Origin of xenocrystic garnet and kyanite in clinopyroxene–hornblende-bearing adakitic meta-tonalites from Cape Hinode, Prince Olav Coast, East Antarctica
Yoshikuni Hiroi, Yoichi Motoyoshi, Naoto Ishikawa, Tomokazu Hokada, Kazuyuki Shiraishi, 2008. "Origin of xenocrystic garnet and kyanite in clinopyroxene–hornblende-bearing adakitic meta-tonalites from Cape Hinode, Prince Olav Coast, East Antarctica", Geodynamic Evolution of East Antarctica: A Key to the East–West Gondwana Connection, M. Satish-Kumar, Y. Motoyoshi, Y. Osanai, Y. Hiroi, K. Shiraishi
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Xenocrystic garnet and kyanite, in addition to clinopyroxene and rare orthopyroxene, are newly found to occur in middle Proterozoic slightly metamorphosed adakitic trondhjemites and tonalites (meta-tonalites) at Cape Hinode on the eastern Prince Olav Coast in the latest Proterozoic–Early Palaeozoic Lützow-Holm Complex, East Antarctica. Textural and compositional features of garnet and kyanite suggest that these minerals formed most probably as restite phases of partial melting of mid-ocean ridge basalt (MORB) between 15 and 20 kbar pressure, and were entrained by the tonalitic magmas, which underwent fractional crystallization upon ascent to form cumulates that were also entrained and metamorphosed to basic–intermediate granulite blocks. Available geochronological data for the meta-tonalites indicate that all these events including MORB formation took place in the middle Proterozoic. The meta-tonalites and associated basic, calc-silicate, and pelitic rocks were emplaced as an allochthonous block in the Lützow-Holm Complex at the waning stage of its main regional metamorphism, most probably as a part of the final amalgamation of East and West Gondwana into the Gondwana supercontinent.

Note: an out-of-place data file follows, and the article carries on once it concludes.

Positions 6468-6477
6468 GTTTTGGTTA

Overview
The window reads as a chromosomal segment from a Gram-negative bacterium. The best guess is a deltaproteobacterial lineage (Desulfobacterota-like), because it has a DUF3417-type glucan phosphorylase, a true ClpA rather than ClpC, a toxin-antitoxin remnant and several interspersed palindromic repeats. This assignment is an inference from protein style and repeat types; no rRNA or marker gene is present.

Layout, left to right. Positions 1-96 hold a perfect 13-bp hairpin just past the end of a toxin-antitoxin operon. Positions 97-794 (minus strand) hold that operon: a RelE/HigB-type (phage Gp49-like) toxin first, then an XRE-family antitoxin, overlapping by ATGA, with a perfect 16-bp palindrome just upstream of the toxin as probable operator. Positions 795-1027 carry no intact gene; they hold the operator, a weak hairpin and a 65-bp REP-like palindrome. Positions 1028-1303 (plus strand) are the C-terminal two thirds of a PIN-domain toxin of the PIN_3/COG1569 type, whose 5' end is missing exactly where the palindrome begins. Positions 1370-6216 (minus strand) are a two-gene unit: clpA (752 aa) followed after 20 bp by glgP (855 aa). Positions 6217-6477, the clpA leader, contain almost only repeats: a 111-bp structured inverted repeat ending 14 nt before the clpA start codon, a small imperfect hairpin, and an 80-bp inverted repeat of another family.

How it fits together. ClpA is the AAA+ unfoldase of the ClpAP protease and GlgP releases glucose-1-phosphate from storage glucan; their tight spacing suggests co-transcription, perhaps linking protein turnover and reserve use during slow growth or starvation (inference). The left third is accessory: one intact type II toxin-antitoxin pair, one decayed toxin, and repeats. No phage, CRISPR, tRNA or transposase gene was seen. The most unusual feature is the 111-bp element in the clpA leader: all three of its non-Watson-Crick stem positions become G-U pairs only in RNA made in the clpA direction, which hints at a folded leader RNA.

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Geodynamic Evolution of East Antarctica: A Key to the East–West Gondwana Connection
Geological correlations of East Antarctica with adjoining continents have been puzzling geologists ever since the concept of a Gondwana supercontinent surfaced. Despite the paucity of outcrops because of ice cover, difficulty of access and extreme weather, the past 50 years of Japanese Antarctic Research Expeditions (JARE) has successfully revealed vital elements of the geology of East Antarctica. This volume presents reviews and new research from localities across East Antarctica, especially from Dronning Maud Land to Enderby Land, where the geological record preserves a history that spans the Archaean and Proterozoic. The reviews include extensive bibliographies of results obtained by geologists who participated in the JARE. Comprehensive geological, petrological and geochemical studies, form a platform for future research on the formation and dispersion of Rodinia in the Mesoproterozoic and subsequent assembly of Gondwana in the Neoproterozoic to Early Palaeozoic.